But the fundamentals of debate wholly changed in Debate 2 as for the first time the principles that formed America’s Democratic Republic were stripped of having any meaning replacing it with the idealism of Marxism/Socialism/Progressivism seeing itself as the only righteous form of governing.

Let me back up a bit because the Third Wave also saw another change that affected how nations saw their role regarding their definition of themselves amongst other nations. In all of history until philosophers like Plato and Aristotle built a political philosophy that attempted to shape politics inside nations, political structures evolved internally. Political theory didn’t play a role. And there certainly wasn’t an economic theory that defined for nations the role of money and commerce. In fact, economics as a discipline didn’t come into play until Adam Smith wrote Wealth of Nations, and it wasn’t an academic study on the principles of economics. Adam Smith went about Britton asking why some businesses failed and why some were successful. It wasn’t an economic textbook, rather this is what works and why and I’m just recording what I found. The Wealth of Nations wasn’t about individual wealth but a nation’s wealth revealing that GDP (gross domestic product) was the real measurement of a nation. Wikipedia gives a good definition of GDP: “It is a monetary measure of the market value of all the final goods and services produced in a period (quarterly or yearly) of time. Nominal GDP estimates are commonly used to determine the economic performance of a whole country or region, and to make international comparisons.”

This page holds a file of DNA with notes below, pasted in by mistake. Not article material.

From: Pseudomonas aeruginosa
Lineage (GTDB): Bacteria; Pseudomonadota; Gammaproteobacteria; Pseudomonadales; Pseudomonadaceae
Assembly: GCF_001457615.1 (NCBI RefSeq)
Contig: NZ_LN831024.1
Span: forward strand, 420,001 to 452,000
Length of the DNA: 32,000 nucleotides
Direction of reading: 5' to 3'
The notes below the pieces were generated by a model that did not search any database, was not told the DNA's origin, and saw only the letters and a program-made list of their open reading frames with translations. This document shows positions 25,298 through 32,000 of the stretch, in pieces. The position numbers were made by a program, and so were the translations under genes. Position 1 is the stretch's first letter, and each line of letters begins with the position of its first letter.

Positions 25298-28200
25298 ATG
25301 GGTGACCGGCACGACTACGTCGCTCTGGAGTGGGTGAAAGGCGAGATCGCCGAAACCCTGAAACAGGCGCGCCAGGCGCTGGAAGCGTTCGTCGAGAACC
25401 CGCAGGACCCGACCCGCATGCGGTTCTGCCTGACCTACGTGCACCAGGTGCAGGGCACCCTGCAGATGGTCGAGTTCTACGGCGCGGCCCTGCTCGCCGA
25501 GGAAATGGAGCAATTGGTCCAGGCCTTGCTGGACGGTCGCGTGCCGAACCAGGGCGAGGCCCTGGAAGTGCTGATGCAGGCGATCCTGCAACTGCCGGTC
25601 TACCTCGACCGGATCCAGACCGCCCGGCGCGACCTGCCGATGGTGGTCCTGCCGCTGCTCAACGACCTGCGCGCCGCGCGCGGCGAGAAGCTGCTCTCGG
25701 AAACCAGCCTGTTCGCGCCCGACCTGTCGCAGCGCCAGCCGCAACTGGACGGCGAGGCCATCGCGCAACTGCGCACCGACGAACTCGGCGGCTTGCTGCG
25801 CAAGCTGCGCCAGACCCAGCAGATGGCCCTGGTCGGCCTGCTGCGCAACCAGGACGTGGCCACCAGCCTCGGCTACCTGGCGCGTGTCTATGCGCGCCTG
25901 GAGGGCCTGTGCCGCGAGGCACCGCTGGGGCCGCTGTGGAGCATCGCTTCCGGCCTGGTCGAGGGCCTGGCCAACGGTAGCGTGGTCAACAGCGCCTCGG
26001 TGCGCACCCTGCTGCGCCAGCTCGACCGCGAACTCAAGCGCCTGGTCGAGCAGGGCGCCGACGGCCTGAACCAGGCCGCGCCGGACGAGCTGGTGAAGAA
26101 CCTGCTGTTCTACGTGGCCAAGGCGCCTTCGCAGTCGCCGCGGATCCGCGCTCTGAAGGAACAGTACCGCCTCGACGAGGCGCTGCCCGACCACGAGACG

Prior to this new understanding of wealth, nations operated on a hodgepodge of economics and what was grown and built and what prices each was sold for was mostly determined by individuals, and guilds, with little state involvement. When Smith wrote about the invisible hand of the market, this hand was not businessmen sitting around a table deciding what the market should be, and for certain it wasn’t the government making those decisions, consumers through their purchasing habits defined the market. It wasn’t yet the free-market system Smith wrote about in England but at times it acted like one. Guilds came into being mostly for protectionism of the marketeers to control both what was created and the profits. As government learned these markets were a large part of their wealth they began controlling the marketplace. However the marketplace was being worked, either through the talent of individuals in what they create, or through crookery of the advantaged disadvantaging others for their own greed, some got rich and other didn’t.